For anyone used to hearing the common narrative of entrepreneurship, it can be easy to swoon over the potential this path can have over a traditional corporate job. The freedom to pursue your passions, the startup investment money flooding California, and the lure of being your own boss are amazing benefits. In truth, the pros and cons of being an entrepreneur can be two sides of the same coin. All of the freedom of working for yourself can come at the cost of your business consuming your life, and your life’s savings. But with enough business acumen and drive millions have overcome the challenges of entrepreneurship to start successful companies. Let’s take a look at some of the pros and cons of being and entrepreneur.
First and foremost, you have control over the work you like to do. Having a say in your job lets you focus on your strengths and skills. The result can be a lot more job satisfaction. Then there’s the excitement of entrepreneurship! Every day is filled with new challenges that test your abilities and skills as a leader. Many entrepreneurs thrive off of the risk-reward thrill of starting a business. This is not to mention the flexibility it affords you. When you are your own boss, you set your own hours. This simple fact can greatly improve your whole lifestyle if the 9-5 schedule is too constricting. The freedom and flexibility of entrepreneurship can’t be matched. It means working when you want, where you want, and however you want. Some entrepreneurs don’t even consider it work because they are doing what they love! Last but not least, as an entrepreneur you are the deciding factor behind your salary. Many employees jump ship from the traditional work environment because they feel undervalued at major corporations.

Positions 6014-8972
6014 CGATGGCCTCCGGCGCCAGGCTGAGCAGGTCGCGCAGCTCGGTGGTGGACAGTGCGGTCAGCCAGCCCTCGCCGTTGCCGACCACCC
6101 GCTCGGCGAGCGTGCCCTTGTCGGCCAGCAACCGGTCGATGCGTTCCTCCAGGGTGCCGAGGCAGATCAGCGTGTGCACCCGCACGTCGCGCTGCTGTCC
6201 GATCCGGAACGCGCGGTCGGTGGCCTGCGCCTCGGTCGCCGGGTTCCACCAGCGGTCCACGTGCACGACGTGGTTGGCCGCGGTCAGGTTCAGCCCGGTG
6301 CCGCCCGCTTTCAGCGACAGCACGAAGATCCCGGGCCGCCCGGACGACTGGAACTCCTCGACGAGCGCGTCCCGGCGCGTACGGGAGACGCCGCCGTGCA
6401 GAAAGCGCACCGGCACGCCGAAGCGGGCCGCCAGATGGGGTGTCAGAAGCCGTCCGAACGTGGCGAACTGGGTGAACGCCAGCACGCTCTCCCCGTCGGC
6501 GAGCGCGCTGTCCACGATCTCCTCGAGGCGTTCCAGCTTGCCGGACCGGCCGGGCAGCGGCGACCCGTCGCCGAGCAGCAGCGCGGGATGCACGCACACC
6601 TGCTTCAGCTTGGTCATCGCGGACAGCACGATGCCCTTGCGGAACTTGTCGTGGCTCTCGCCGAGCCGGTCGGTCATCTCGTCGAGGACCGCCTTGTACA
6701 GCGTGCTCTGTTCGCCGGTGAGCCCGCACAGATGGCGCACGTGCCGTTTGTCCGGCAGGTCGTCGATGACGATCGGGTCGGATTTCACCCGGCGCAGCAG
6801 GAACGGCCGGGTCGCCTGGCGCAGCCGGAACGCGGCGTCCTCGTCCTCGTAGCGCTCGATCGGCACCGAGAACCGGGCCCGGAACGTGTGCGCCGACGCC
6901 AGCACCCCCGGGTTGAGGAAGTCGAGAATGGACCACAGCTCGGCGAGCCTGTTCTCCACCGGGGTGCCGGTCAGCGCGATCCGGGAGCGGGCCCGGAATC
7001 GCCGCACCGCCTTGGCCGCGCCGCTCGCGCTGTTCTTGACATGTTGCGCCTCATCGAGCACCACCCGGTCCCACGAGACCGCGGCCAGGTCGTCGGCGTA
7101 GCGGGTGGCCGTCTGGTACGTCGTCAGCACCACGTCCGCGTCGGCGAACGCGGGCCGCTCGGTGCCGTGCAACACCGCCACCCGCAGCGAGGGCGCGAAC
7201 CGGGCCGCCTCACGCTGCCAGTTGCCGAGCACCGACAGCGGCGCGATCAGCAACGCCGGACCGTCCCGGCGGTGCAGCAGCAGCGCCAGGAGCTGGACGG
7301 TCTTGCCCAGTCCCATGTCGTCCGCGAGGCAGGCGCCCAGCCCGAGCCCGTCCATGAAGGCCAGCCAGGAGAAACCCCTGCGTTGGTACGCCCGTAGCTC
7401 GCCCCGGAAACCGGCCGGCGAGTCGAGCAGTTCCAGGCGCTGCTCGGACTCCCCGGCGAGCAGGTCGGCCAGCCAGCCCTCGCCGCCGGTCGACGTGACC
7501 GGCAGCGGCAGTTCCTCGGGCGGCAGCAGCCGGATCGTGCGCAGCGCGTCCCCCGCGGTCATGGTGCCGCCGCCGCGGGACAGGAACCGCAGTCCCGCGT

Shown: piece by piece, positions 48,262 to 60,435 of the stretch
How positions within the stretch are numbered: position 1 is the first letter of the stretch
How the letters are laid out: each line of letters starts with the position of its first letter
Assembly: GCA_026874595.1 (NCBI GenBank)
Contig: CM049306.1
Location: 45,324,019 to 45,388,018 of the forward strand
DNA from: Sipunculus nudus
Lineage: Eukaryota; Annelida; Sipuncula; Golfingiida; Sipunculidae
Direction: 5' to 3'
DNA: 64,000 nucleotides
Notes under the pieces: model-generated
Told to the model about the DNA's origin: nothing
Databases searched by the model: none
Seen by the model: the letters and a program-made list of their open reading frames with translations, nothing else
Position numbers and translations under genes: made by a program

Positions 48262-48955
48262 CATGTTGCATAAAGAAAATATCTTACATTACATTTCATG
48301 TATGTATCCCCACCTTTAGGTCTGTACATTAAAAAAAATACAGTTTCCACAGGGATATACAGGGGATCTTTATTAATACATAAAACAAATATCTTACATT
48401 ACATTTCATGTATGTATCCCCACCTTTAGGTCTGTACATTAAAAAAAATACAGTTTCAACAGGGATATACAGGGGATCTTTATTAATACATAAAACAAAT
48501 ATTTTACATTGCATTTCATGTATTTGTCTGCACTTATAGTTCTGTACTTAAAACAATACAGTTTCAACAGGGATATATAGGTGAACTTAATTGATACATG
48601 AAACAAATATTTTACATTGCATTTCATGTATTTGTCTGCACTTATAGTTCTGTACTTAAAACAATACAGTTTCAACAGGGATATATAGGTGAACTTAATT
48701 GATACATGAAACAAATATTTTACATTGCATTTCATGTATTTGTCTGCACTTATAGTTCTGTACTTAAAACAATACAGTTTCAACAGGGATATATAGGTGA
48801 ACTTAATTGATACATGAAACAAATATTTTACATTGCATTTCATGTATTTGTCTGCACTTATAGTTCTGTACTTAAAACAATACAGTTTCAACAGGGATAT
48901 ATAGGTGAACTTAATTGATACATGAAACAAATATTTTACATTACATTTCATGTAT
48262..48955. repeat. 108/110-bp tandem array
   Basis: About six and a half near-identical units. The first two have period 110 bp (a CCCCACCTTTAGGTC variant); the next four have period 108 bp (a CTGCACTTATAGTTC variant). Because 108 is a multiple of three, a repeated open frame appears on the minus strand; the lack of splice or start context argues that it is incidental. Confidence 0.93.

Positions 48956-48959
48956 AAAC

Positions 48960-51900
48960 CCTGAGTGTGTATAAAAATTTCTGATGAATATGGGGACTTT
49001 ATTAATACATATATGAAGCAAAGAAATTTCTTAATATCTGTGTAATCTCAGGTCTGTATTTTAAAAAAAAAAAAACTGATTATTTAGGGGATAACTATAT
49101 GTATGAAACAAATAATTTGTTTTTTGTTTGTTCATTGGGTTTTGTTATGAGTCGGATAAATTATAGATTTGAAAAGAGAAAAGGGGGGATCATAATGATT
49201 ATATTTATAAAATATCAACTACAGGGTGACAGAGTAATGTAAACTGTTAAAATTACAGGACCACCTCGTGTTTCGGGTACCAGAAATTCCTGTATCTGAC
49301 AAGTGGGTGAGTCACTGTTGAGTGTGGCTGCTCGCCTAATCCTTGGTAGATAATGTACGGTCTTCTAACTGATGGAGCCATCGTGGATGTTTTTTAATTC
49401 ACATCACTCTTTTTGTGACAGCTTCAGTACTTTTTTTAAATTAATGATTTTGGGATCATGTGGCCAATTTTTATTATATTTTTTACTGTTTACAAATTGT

As I said before, the pros and cons of being an entrepreneur can be two sides of the same coin. While making all the strategic decisions may be a benefit, the amount of tertiary work involved with entrepreneurship can be daunting. Dealing with administrative tasks can take up a large chunk of your time. While your business is grinding to a halt over paperwork, there’s something knocking at your door trying to steal market space: the competition. Staying competitive is critical for every small business owner. Differentiating yourself from other businesses, building a brand, a creating a customer base can take years. The hard work involved with being an entrepreneur can often be lonely, thankless work. No one is asking you to bring a new idea to market or start a business, and the weight of the businesses success is squarely on your shoulders. Then there’s the very real possibility of putting the company before your own salary. If business slows down your personal income might be at risk, and staying realistic with your take can be challenging.